1988
DOI: 10.1037/0096-1523.14.4.646
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Perception of translational heading from optical flow.

Abstract: Radial patterns of optical flow produced by observer translation could be used to perceive the direction of self-movement during locomotion, and a number of formal analyses of such patterns have recently appeared. However, there is comparatively little empirical research on the perception of heading from optical flow, and what data there are indicate surprisingly poor performance, with heading errors on the order of 5 degrees-10 degrees. We examined heading judgments during translation parallel, perpendicular,… Show more

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Cited by 370 publications
(302 citation statements)
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References 77 publications
(171 reference statements)
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“…A series of experiments by Warren and his colleagues (Warren & Hannon, 1988Warren, Morris & Kalish, 1988) measured the accuracy with which observers can judge their heading direction in computer displays that simulate movement toward a planar surface or 3-D cloud of random dots. The first experiments simulated movement along a ground plane extending to a visible horizon.…”
Section: The Perception Of Observer Translationmentioning
confidence: 99%
“…A series of experiments by Warren and his colleagues (Warren & Hannon, 1988Warren, Morris & Kalish, 1988) measured the accuracy with which observers can judge their heading direction in computer displays that simulate movement toward a planar surface or 3-D cloud of random dots. The first experiments simulated movement along a ground plane extending to a visible horizon.…”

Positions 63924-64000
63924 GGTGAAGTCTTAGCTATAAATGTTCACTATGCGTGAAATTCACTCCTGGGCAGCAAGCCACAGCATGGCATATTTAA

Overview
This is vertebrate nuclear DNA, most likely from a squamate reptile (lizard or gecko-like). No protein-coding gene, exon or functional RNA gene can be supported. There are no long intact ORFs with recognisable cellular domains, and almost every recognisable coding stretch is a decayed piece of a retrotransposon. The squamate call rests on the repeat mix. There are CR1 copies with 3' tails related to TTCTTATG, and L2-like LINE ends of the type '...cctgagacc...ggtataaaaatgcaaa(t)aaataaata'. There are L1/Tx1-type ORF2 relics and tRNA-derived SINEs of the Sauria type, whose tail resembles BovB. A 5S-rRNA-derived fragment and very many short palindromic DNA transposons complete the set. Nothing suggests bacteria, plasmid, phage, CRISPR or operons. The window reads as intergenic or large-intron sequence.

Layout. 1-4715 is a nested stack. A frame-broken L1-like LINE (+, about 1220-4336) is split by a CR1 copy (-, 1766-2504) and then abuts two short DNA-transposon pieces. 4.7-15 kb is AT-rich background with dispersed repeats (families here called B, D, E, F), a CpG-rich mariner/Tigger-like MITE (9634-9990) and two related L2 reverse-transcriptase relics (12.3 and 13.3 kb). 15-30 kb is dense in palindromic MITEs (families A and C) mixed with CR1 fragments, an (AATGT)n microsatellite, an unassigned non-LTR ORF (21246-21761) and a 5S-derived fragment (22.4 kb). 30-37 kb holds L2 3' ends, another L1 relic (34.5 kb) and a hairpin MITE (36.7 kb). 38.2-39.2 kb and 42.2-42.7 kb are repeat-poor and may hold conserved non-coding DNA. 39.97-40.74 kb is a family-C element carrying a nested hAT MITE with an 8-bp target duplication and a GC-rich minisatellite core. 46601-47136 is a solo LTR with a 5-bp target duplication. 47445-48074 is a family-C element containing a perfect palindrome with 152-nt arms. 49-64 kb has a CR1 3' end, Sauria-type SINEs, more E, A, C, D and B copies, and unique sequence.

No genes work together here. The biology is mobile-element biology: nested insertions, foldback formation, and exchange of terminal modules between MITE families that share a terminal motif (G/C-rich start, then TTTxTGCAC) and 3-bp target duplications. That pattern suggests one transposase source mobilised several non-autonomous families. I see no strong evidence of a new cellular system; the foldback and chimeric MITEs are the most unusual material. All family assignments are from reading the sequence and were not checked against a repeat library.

Section: The Perception Of Observer Translationmentioning
confidence: 99%
“…Under laboratory conditions, humans can accurately perceive the direction of translational heading with respect to a stationary object on the basis of simulated optic flow (Warren, Morris & Kalish, 1988). The accuracy of heading perception varies across the visual field and is most accurate when the focus of expansion is near the fovea and when the optic flow stimulus covers the central part of the visual field (Warren & Kurtz, 1992;Crowell & Banks, 1993;Atchley & Andersen, 1999).…”
Section: Introductionmentioning
confidence: 99%
“…A major visual stimulus for self-motion perception is optic flow or the temporal change in the pattern of light intensities at the moving point of observation (Gibson, 1966;Warren, Morris, & Kalish, 1988). Gradients ofoptical velocity contain several potential sources of information about observer motion through three-dimensional space (Gibson, Olum, & Rosenblatt, 1955).…”
mentioning
confidence: 99%